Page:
Anyway we chose a the following recipe and we've got a batch of it sitting in the fridge for an overnight stay. We're going to try it tomorrow, pictures and an update to follow.

Olive oil salad
¼ cup roasted red pepper sliced
¼ cup red onion sliced
¾ cup finely chopped celery, with leaves
1/3 cup chopped fresh Italian parsley
2 teaspoons Oregano
2 cloves garlic minced
½ cup olive oil
1 teaspoon freshly ground black pepper
½ teaspoon tabasco sauce
1 teaspoon Worcestershire sauce
¾ cup black brine cured olives - kalamatas
½ cup green olives


1 Make the Giardiniera - Italian pickled vegetables - by adding everything but olives. Add those at the end.
2 Stir and marinate overnight.
3 Use a flat Italian roll preferably hardened or baked so that the olive oil will not melt it.
4 Build sandwich of meat, cheese and olive oil salad.

Sunday, April 10, 2005

We Ate The Town


Acme Oyster House Oysters
Originally uploaded by Candlemaker.
I'€™ve only made one post about our dining experiences in New Orleans because we had so much great food it'€™s difficult to find enough time to do it justice. On top of that I am a slooow writer and that makes the job time consuming as well. Anyway, almost all of it was terrific. From Cafe Du Monde to Commander'€™s Palace to Tujague'€™s to Mother'€™s, Central Grocery, Bayona and the Acme Oyster House our taste buds were just bowled over. Muffaletta sandwiches, warm banana pudding with caramel sauce, fried oysters, etoufe, sweet breads, and beignets were just a few of the treats we enjoyed. More on all of this, including a place more terrifying than terrific, as time goes on.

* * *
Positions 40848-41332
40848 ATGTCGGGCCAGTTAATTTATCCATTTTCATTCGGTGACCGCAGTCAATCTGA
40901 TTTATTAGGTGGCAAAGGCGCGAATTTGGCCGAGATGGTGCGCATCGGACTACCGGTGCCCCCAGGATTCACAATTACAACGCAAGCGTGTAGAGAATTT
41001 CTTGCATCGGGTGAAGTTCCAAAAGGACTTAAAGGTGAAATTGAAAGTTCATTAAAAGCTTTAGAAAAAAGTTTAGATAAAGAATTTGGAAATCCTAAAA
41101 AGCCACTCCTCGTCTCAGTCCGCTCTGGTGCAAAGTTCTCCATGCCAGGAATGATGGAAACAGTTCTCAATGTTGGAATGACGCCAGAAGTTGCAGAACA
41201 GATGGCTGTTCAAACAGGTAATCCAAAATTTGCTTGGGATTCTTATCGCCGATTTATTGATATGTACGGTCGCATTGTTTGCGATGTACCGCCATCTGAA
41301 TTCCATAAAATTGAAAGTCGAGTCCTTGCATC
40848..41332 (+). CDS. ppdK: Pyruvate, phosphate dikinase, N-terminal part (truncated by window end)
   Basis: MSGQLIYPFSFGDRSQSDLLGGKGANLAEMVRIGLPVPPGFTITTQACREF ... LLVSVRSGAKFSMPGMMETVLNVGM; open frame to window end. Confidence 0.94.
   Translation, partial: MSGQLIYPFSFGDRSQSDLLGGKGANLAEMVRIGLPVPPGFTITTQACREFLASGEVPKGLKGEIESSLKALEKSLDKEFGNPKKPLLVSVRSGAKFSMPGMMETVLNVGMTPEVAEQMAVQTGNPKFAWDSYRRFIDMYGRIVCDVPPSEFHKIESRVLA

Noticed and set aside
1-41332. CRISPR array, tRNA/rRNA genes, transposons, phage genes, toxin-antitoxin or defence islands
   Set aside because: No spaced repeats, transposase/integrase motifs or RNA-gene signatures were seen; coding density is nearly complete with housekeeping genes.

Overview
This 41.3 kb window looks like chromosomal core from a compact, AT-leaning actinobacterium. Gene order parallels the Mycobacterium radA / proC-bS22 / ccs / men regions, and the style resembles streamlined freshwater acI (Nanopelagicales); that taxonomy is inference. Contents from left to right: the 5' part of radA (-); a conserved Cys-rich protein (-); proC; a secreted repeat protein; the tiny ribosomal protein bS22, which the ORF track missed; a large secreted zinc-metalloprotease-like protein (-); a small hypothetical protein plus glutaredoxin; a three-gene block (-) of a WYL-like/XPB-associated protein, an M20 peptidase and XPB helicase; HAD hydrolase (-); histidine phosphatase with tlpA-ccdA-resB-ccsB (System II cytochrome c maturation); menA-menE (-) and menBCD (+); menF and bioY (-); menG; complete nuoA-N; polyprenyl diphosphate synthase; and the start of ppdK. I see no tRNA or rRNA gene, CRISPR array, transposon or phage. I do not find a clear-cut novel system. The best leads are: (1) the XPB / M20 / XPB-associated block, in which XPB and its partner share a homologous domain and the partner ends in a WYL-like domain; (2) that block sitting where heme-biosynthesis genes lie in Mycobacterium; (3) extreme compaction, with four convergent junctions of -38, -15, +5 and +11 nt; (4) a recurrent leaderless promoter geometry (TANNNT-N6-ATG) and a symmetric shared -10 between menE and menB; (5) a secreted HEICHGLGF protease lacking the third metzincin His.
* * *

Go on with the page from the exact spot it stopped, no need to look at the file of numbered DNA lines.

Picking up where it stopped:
Friday, April 08, 2005

Here's My Version

4 lbs mussels, cleaned and debearded
1/2 bottle white wine, tasted
1 head garlic, separated into cloves, peeled and crushed
2-3 tbs olive oil
a few grinds of fresh black pepper
salt to taste
several sprigs parsley and/or other herb such as basil, optional

heat a deep pot that has a lid, add oil and garlic. Stir fry for a minute or two until the garlic is blanched but not brown. Add wine, salt, and pepper. Bring to a boil, cook just until wine no longer has a raw alcohol smell. Add herbs if using; stir it up. Add mussels, cover pot, and cook a few minutes until mussels open.